Faculty of law blogs / UNIVERSITY OF OXFORD

The Future of Japanese Corporate Governance: Participation, Sustainability, and Technology


Joseph Lee
Reader in Corporate and Financial Law, University of Manchester
Mizuki Suma
Attorney at Law, Sumitomo Mitsui Trust Bank


Time to read

5 Minutes

Japan is the third largest economy in the world and has one of the most advanced technology industries. Its economy is critical to global economic growth, providing major foreign direct investment as well as financial stability for hedging. Its legal system has been influential in Asia-Pacific, and Japanese corporate law has been a particularly important value benchmark for other economies. However, despite enjoying a very high living standard, Japan’s corporate performance has not been regarded as competitive in recent years compared to that of other advanced economies such as the US and the UK. At the same time, Japanese companies have lost global market share to companies from neighbouring economies such as South Korea. The geopolitical situation in the region, particularly with China’s economic rise, has prompted Japan to re-think its corporate model. Domestically, an aging population means that there is an increased burden on pension providers due to lower productivity compared to that enjoyed during the post-war period until the early ’90s. Because of this, Japan has launched several corporate governance reforms aimed at increasing corporate productivity at home and competitiveness abroad, which we discuss in a recent paper.

Corporate Governance for Shareholder Participation and Sustainability

We saw the development of corporate governance in Japan over the last fifteen years. Corporate Japan is moving away from the post-war bank-dominated, heavy-industry led, and interlocked model toward a new corporate model for Japan. Since the Japanese government embarked on corporate governance reforms in 2014, various changes have been implemented such as the establishment of a Corporate Governance Code in 2015 (with revisions in in 2018 and 2021), and the Tokyo Stock Exchange’s market restructuring. The main aim of these changes has been to improve companies’ earning power, including improving their profitability and restoring economic growth. The background is that Japanese companies’ ratios of Return on Equity (ROE) and Return on Assets (ROA) have remained lower than those of US and European companies and have stagnated for two decades. To remedy this situation, Japan has developed an economic system in which sustainable growth of companies and improvement to their corporate value can distribute benefits to their stakeholders more widely, leading to economic growth through investment and expansion of consumption. In such a system, a lack of monitoring capability among board directors, ineffective engagement with shareholders, and inadequate group governance (for instance, within the Keiretsus) are seen as barriers to improving profitability and economic growth; so the Japanese government has therefore enhanced leverage for profitability and economic development through corporate governance. To improve profitability and restore Japan’s economic growth potential, the government introduced three significant reforms to strengthen management systems and group governance, to create an ideal environment for constructive engagement with shareholders, and to promote medium to long-term investment.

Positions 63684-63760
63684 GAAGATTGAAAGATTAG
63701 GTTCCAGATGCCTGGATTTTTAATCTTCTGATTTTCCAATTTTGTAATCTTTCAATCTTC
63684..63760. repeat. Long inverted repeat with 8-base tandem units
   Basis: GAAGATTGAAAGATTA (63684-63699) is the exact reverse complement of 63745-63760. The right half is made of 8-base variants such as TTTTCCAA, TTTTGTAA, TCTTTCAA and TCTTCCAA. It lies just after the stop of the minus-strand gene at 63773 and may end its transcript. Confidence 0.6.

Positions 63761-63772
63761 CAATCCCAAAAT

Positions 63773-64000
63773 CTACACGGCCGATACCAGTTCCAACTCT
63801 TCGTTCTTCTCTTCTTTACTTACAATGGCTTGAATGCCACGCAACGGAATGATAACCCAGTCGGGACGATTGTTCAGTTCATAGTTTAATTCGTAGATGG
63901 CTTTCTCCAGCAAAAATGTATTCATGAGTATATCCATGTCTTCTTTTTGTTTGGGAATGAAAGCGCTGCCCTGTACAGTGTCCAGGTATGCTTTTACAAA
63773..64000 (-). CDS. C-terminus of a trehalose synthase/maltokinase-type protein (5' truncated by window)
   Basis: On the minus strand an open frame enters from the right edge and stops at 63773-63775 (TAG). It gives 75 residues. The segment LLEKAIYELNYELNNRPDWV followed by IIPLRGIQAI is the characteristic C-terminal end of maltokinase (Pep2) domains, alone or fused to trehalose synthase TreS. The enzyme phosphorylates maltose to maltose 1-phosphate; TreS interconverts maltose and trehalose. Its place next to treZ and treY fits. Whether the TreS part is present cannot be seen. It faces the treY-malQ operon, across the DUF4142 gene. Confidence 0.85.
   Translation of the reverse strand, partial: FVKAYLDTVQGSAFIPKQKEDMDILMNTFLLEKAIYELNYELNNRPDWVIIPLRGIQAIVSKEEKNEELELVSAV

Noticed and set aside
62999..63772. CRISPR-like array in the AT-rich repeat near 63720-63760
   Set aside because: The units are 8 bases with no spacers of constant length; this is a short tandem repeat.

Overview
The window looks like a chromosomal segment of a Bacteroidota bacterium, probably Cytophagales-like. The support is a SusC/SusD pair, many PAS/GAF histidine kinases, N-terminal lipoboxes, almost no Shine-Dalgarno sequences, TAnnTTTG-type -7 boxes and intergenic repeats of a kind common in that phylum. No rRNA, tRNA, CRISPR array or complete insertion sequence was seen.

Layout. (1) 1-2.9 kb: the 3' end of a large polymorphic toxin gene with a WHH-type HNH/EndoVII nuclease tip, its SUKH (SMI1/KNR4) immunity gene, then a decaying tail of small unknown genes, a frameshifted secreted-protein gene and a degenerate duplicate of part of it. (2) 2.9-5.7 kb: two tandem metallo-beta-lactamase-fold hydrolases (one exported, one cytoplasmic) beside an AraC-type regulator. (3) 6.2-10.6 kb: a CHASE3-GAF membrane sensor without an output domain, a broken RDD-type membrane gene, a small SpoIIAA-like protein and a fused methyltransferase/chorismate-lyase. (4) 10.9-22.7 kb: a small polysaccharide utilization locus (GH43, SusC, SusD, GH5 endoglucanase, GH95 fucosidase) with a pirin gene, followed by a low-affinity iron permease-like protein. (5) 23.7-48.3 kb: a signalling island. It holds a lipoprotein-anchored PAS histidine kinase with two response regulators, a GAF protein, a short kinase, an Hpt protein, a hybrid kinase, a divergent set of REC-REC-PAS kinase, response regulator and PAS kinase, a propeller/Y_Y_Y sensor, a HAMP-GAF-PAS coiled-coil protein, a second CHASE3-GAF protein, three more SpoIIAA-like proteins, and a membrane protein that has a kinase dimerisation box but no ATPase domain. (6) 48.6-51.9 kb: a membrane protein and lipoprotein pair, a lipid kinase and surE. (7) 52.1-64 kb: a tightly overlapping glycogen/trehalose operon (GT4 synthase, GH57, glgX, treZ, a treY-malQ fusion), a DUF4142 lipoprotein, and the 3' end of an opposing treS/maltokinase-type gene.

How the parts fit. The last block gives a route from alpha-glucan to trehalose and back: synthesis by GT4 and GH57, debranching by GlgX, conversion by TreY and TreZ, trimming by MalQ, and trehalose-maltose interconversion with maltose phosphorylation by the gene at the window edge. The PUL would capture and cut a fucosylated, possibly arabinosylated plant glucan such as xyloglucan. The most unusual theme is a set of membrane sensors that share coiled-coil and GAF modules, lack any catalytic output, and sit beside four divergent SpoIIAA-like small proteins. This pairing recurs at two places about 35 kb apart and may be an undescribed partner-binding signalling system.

Decentralised Governance for ESG

The reform was accomplished in Japan mainly through the encouragement of shareholder engagement and reconsidering corporate governance structure (decentralised governance) of listed companies by Japan’s Corporate Governance Code and related guidelines. As a result, the number of companies which received shareholder proposals has significantly increased, whereas the number of new cases of shareholders’ derivative actions that Tokyo and Osaka district courts accepted has decreased. This demonstrates evidently that shareholder engagement has effectively worked in Japan.

Chart 1: The number of companies which received shareholder proposals

The number of companies which received shareholder proposals

 This graph is based on data from The general meeting white paper from 2011 to 2021 (Commercial Law Review (商事法務)).

Chart 2: The number of New Cases of Shareholders’ Derivative Actions

The number of New Cases of Shareholders’ Derivative Actions

This chart has been compiled from data from Tokyo and Osaka district courts provided by H Takahashi, T Takemura, and K Nishimura in Commercial Law Review (商事法務) No 2144, 2273 and 2274.